After thinking out some ideas, I found this forum. I saw that some of the ideas are similar to those of others and read some new ideas as well. Furthermore, I understood why the improvement of the multi-counter algorithm with dynamic counters is not included in the above pdf: the improvement is not very large. I will make a post about it in the Technical topic.  
 
Wow, what a problem. It has not only strategically algorithmic aspects: currently, I am thinking about computing the outcome of an algorithm instead of estimating by sampling. I do not understand the binary algorithm yet, but I have not made much efforts in that direction either. I understood that the outcome of the binary algorithm is somewhat worse than the solution with several counters.
 
Regards  Smiley
« Last Edit: Apr 1st, 2009, 12:16pm by brac37 » IP Logged
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Re: 100 prisoners & a lightbulb  
« Reply #2 on: Oct 5th, 2009, 7:02am »
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I realize that it is not up to the new guy to try and guess the most popular riddle, but since you pushed it so far with algorithms, can anybody tell me what is wrong with the solution that:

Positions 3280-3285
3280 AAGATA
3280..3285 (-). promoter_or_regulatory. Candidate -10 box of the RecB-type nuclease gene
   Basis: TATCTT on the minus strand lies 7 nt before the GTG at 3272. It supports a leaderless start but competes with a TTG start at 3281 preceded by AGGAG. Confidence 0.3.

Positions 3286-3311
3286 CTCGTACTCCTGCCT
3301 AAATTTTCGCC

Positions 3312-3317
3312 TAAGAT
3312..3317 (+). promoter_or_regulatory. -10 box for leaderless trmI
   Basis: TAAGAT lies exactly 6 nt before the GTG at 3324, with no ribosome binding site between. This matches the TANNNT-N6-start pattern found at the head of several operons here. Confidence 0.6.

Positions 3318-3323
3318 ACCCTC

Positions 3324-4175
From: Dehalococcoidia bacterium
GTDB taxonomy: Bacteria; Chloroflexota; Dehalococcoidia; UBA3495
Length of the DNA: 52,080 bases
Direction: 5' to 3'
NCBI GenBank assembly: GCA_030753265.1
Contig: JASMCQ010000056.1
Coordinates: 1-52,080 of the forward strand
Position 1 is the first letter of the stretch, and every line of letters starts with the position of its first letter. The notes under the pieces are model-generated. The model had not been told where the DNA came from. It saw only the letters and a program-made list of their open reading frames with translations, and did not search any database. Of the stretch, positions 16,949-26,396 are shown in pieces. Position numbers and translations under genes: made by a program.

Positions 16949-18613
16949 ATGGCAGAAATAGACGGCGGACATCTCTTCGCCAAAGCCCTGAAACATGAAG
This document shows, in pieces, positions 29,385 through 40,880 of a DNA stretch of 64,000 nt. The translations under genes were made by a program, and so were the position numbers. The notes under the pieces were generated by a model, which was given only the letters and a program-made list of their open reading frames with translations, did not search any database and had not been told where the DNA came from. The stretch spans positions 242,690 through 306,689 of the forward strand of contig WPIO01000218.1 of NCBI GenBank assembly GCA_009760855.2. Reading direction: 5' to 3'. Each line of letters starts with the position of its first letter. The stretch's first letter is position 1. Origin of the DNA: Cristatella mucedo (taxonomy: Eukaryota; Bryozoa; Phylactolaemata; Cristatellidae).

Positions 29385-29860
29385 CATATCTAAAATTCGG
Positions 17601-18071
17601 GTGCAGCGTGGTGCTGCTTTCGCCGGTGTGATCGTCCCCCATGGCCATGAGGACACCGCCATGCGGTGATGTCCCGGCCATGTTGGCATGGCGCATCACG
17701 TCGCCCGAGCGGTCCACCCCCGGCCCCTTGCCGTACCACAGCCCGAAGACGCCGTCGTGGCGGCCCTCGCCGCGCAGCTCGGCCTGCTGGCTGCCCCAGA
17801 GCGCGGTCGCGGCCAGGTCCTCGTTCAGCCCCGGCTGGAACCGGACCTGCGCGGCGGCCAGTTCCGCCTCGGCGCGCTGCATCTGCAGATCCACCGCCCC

They agree the first one in breakes the light bulb in exactly 100 pieces (quite doable, takes some effort to count it all in the dark, but it is doable. if there are extras, he just picks up as many as necessary to leave 99 in the room). Everyone picks up one piece when they are in the room for the first time. The one to pick up the last piece - claims they've all been in. It is 100% the fastest way to get out.
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Re: 100 prisoners & a lightbulb  
« Reply #3 on: Oct 5th, 2009, 8:27am »
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on Oct 5th, 2009, 7:02am, sgoglia wrote:
I realize that it is not up to the new guy to try and guess the most popular riddle, but since you pushed it so far with algorithms, can anybody tell me what is wrong with the solution that:
 
They agree the first one in breakes the light bulb in exactly 100 pieces (quite doable, takes some effort to count it all in the dark, but it is doable. if there are extras, he just picks up as many as necessary to leave 99 in the room). Everyone picks up one piece when they are in the room for the first time. The one to pick up the last piece - claims they've all been in. It is 100% the fastest way to get out.
The room might get cleaned of sharp objects every now and then, to ensure the prisoners can't harm themselves. And they might not have access to the light bulb in the first place: the fixture might be out of reach, or protected against tampering.